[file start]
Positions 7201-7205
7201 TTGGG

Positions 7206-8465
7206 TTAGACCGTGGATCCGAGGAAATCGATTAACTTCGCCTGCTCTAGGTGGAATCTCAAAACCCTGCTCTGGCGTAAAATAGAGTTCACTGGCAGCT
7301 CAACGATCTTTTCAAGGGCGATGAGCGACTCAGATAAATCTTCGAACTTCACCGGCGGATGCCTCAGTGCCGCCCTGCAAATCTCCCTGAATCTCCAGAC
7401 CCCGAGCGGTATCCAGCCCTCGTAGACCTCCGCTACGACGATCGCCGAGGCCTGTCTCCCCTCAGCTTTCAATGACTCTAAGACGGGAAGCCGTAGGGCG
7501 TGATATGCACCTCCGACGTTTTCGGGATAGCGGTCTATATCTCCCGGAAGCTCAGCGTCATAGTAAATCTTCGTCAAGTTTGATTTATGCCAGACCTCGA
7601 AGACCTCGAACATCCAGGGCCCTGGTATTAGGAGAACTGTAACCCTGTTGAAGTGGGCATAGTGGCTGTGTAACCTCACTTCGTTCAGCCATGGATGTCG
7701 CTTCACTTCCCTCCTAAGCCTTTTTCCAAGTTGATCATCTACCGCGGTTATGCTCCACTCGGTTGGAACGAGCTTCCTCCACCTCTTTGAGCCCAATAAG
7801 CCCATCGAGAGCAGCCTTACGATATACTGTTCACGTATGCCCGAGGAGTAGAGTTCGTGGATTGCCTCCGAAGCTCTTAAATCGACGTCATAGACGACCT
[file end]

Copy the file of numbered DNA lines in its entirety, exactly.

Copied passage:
Positions 7201-7205
7201 TTGGG

Positions 7206-8465
7206 TTAGACCGTGGATCCGAGGAAATCGATTAACTTCGCCTGCTCTAGGTGGAATCTCAAAACCCTGCTCTGGCGTAAAATAGAGTTCACTGGCAGCT
7301 CAACGATCTTTTCAAGGGCGATGAGCGACTCAGATAAATCTTCGAACTTCACCGGCGGATGCCTCAGTGCCGCCCTGCAAATCTCCCTGAATCTCCAGAC
7401 CCCGAGCGGTATCCAGCCCTCGTAGACCTCCGCTACGACGATCGCCGAGGCCTGTCTCCCCTCAGCTTTCAATGACTCTAAGACGGGAAGCCGTAGGGCG
7501 TGATATGCACCTCCGACGTTTTCGGGATAGCGGTCTATATCTCCCGGAAGCTCAGCGTCATAGTAAATCTTCGTCAAGTTTGATTTATGCCAGACCTCGA
7601 AGACCTCGAACATCCAGGGCCCTGGTATTAGGAGAACTGTAACCCTGTTGAAGTGGGCATAGTGGCTGTGTAACCTCACTTCGTTCAGCCATGGATGTCG
7701 CTTCACTTCCCTCCTAAGCCTTTTTCCAAGTTGATCATCTACCGCGGTTATGCTCCACTCGGTTGGAACGAGCTTCCTCCACCTCTTTGAGCCCAATAAG
7801 CCCATCGAGAGCAGCCTTACGATATACTGTTCACGTATGCCCGAGGAGTAGAGTTCGTGGATTGCCTCCGAAGCTCTTAAATCGACGTCATAGACGACCT